Improve your sleep by improving your sleep hygiene. Start healthy routines before bed to get your body used to going to sleep at a certain time each night. The key points here: light, noise and temperature. If you have bright lights shining through your window, the charging light from a cell phone, a bright clock display or other light sources that glow once you turn the lights off, this impacts the quality of your sleep. It’s a bit sneaky – you’ll still fall asleep, but you won’t spend as much time in deep or REM sleep, so you’ll feel tired in the morning even after a full night in bed. An eye mask works well here; you won’t need to make any other changes in your room. Otherwise, consider turning off or covering all light sources, and installing thick curtains that block out all light. Use earplugs to block out your partner’s snoring, loud appliances, noisy neighbors and rumbling trucks outside.
Room temperature makes a surprising difference in the soundness of your sleep. According to a TIME article, insomniacs wearing a special cooling cap to keep their head from getting too hot during slumber improved their sleep back to normal levels. Additionally, keeping your room at a cool temperature, like 66 degrees Fahrenheit, allows your metabolism to work better and has possible blood sugar-controlling benefits. The act of cooling your body’s core temperature down before falling asleep encourages restful sleep, but it’s important to have just the right amount of bed covers to keep you comfortable at night – not too cold, and not too warm. Consider replacing your fluffy, too-warm comforter with a natural wool fiber blanket, since wool makes a great body-temperature regulator.
Never underestimate the value of tracking your sleep over time. As you experiment with different tweaks and changes, you’ll want to have some kind of consistent measure, such as the sleepiness scale, to see if your efforts are paying off. Keep a simple notebook by your bedside, a document on your computer or make notations in your smartphone each day on how rested you feel, if you needed a nap and other measures you find helpful while trying new things so that you can keep what works and toss the rest. Sleep researchers at Stanford University have developed the Stanford Sleepiness Scale to help determine the quality of your sleep quickly and easily, without needing to endure a sleep study. The scale has seven different qualitative levels of tiredness; you would rank yourself at different parts of the day, and track this over a period of time to get an idea of how much sleep deprivation you have, if any. Do an internet search for “Stanford Sleepiness Scale” and you’ll find a pdf of the questionnaire for your own use.
Stress reduction is key, and insomnia itself can cause stress, as people get angry while lying awake yet another night. Implement some of the tried-and true stress reduction techniques and see if they help you. Keep a paper pad at your bedside. Do a brain dump each night before bed and get all of the “to do” items out of your head and on paper. If you wake in the middle of the night with your mind racing, remind yourself that you’re much better equipped to solve your problems during the day when your brain’s fully awake – nothing gets solved in the middle of the night. Lay off the computer, TV and tablet at least 30 minutes before bed, because the light gives your brain a signal to stay awake. Try meditation, deep breathing exercises or gentle yoga moves for 10 to 20 minutes. Calm yourself with chamomile tea or a hot bath, and have a good paperback book ready to read. If you wake in the middle of the night, get out of bed and do something boring or relaxing to distract your mind. Dr. William C. Dement, a sleep research pioneer and leading sleep authority, recommends getting up after 20 minutes of wake time and doing something boring until you feel sleepy.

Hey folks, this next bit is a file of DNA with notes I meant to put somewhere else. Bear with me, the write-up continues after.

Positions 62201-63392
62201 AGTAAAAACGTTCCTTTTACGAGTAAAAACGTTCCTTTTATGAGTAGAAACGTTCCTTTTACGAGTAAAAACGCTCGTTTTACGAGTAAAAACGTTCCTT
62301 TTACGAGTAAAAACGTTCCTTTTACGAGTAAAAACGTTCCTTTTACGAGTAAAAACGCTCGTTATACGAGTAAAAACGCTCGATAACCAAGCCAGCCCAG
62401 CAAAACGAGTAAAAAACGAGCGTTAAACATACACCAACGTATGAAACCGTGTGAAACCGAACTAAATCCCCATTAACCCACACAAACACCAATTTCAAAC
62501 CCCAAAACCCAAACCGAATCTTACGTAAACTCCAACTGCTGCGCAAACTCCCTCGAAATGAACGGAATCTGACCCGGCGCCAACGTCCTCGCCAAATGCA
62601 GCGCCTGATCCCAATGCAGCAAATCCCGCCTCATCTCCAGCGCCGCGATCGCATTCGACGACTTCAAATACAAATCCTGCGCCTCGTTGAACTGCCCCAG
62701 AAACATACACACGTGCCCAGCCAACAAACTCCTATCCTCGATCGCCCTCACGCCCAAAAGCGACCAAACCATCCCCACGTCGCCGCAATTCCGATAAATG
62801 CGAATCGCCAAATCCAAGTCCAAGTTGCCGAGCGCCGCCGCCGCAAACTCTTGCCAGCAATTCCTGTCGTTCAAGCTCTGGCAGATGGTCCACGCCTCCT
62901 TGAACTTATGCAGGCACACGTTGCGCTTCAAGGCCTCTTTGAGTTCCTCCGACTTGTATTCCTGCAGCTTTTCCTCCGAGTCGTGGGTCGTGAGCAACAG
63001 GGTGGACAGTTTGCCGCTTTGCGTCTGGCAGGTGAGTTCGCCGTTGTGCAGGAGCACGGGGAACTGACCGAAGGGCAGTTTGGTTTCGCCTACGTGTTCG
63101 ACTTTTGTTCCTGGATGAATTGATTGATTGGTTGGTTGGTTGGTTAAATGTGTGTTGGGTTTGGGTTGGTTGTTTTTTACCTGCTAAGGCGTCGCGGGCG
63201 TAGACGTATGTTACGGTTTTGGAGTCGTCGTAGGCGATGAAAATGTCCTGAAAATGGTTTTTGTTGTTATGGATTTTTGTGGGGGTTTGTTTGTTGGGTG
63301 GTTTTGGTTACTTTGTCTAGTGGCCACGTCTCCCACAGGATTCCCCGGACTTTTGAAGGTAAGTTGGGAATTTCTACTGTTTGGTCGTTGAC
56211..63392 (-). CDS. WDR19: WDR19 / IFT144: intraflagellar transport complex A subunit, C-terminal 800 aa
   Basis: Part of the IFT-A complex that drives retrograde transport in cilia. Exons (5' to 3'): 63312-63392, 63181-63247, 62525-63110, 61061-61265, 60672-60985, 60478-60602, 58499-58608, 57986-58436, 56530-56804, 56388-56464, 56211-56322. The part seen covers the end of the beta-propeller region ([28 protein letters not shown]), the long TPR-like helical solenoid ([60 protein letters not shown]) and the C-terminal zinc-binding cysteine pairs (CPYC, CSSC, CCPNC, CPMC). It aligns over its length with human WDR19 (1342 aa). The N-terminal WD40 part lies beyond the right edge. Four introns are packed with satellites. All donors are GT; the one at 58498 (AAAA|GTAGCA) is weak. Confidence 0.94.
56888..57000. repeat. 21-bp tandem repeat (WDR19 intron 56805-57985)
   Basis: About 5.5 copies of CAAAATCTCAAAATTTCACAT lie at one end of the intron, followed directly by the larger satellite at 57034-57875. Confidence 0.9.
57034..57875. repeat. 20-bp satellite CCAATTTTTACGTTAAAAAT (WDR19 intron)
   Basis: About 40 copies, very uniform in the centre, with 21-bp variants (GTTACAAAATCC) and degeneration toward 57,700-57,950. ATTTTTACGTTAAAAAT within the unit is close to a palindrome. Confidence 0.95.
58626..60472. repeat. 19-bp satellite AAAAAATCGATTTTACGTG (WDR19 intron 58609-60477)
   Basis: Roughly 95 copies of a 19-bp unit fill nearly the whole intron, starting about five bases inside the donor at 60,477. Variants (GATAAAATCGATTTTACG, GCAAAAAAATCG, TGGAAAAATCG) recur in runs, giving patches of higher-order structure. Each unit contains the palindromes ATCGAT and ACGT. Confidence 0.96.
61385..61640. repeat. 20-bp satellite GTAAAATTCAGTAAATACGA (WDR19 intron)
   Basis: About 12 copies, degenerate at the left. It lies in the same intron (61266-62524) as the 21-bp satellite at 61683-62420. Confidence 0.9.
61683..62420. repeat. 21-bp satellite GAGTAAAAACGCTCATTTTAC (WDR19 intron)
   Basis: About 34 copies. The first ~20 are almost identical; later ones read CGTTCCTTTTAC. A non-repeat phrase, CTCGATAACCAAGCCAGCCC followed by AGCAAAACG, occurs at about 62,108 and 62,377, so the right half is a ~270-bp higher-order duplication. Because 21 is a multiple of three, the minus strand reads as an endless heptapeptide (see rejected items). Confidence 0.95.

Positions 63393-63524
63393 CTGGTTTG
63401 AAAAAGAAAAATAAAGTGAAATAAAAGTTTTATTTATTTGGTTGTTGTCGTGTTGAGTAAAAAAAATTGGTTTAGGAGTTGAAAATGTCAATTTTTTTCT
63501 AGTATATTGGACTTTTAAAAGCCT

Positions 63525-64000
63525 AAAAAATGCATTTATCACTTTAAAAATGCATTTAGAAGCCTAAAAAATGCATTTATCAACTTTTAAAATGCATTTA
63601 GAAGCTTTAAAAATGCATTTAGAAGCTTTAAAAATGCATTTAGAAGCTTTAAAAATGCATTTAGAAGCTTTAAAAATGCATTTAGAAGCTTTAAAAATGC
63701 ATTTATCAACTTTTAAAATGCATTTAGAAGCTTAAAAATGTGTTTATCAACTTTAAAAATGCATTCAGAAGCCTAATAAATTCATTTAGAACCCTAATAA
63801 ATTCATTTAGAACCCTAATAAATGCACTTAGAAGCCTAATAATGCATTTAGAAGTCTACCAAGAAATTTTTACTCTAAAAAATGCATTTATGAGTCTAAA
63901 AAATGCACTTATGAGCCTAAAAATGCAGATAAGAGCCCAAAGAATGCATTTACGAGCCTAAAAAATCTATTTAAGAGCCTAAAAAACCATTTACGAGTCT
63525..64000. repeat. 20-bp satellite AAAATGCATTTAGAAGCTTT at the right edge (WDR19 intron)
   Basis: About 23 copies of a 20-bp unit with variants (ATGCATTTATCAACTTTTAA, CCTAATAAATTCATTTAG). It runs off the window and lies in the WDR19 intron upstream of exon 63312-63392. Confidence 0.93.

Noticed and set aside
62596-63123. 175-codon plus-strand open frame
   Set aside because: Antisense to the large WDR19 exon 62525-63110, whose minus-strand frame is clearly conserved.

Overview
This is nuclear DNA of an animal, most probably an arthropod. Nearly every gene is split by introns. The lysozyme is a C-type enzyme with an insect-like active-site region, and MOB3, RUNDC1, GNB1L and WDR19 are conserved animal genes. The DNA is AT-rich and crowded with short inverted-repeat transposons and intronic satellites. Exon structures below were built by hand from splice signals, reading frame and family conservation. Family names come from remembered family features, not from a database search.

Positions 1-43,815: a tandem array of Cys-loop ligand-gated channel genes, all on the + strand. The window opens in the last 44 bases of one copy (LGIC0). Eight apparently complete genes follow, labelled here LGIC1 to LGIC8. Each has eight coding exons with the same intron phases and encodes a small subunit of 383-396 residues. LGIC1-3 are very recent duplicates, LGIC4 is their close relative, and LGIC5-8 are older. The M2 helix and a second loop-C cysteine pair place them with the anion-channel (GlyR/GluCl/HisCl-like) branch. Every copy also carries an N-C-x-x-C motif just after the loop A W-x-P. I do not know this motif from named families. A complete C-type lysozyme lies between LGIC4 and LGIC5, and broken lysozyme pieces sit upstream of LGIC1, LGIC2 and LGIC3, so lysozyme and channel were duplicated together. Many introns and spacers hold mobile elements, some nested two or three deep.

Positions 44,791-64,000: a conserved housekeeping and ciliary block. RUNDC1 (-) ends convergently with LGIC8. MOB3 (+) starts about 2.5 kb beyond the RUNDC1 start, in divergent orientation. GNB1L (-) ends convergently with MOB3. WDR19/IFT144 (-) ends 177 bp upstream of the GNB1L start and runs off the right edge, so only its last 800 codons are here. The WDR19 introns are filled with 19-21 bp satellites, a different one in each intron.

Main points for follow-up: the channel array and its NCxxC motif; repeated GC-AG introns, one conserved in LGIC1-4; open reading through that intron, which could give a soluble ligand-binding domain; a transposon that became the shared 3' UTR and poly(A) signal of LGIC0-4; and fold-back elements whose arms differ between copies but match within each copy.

Eating meals late interferes with sleep because lying down can cause acid and stomach contents to flow back up the esophagus. Known as acid reflux, this common ailment doesn’t always have detectable symptoms but can keep you wide awake for several hours, night after night. Eat earlier, at least three hours before bed time, and choose lighter, healthy food items that won’t over-tax your digestive system.
Don’t forget to check the side effects of any medications you currently take. If insomnia is one of the known side effects, talk to your doctor about taking your medication earlier in the day. Your doctor may also be able to switch you to a different medication that doesn’t interfere with sleep. Pay attention to any over-the-counter drugs you take as well. Nightly antihistamines may keep your nose from getting congested, but Baylor College of Medicine sleep experts say that antihistamines not only cause dry mouth and urinary problems, but can hurt the quality of your sleep, making you wake up tired and groggy instead of refreshed.
If nothing else works, talk to your doctor about prescription medications and a possible diagnostic sleep study. Although potential side effects, poor-quality sleep, dependency and tolerance-building over time offset some of the drugs’ benefits, according to WebMD, sometimes you just really, really need sleep and these sleep aids can be a huge help if prescribed and used properly.
Do you know what a sleep disorder center is? We explain it in a great article meant to help you overcome your sleeping problems.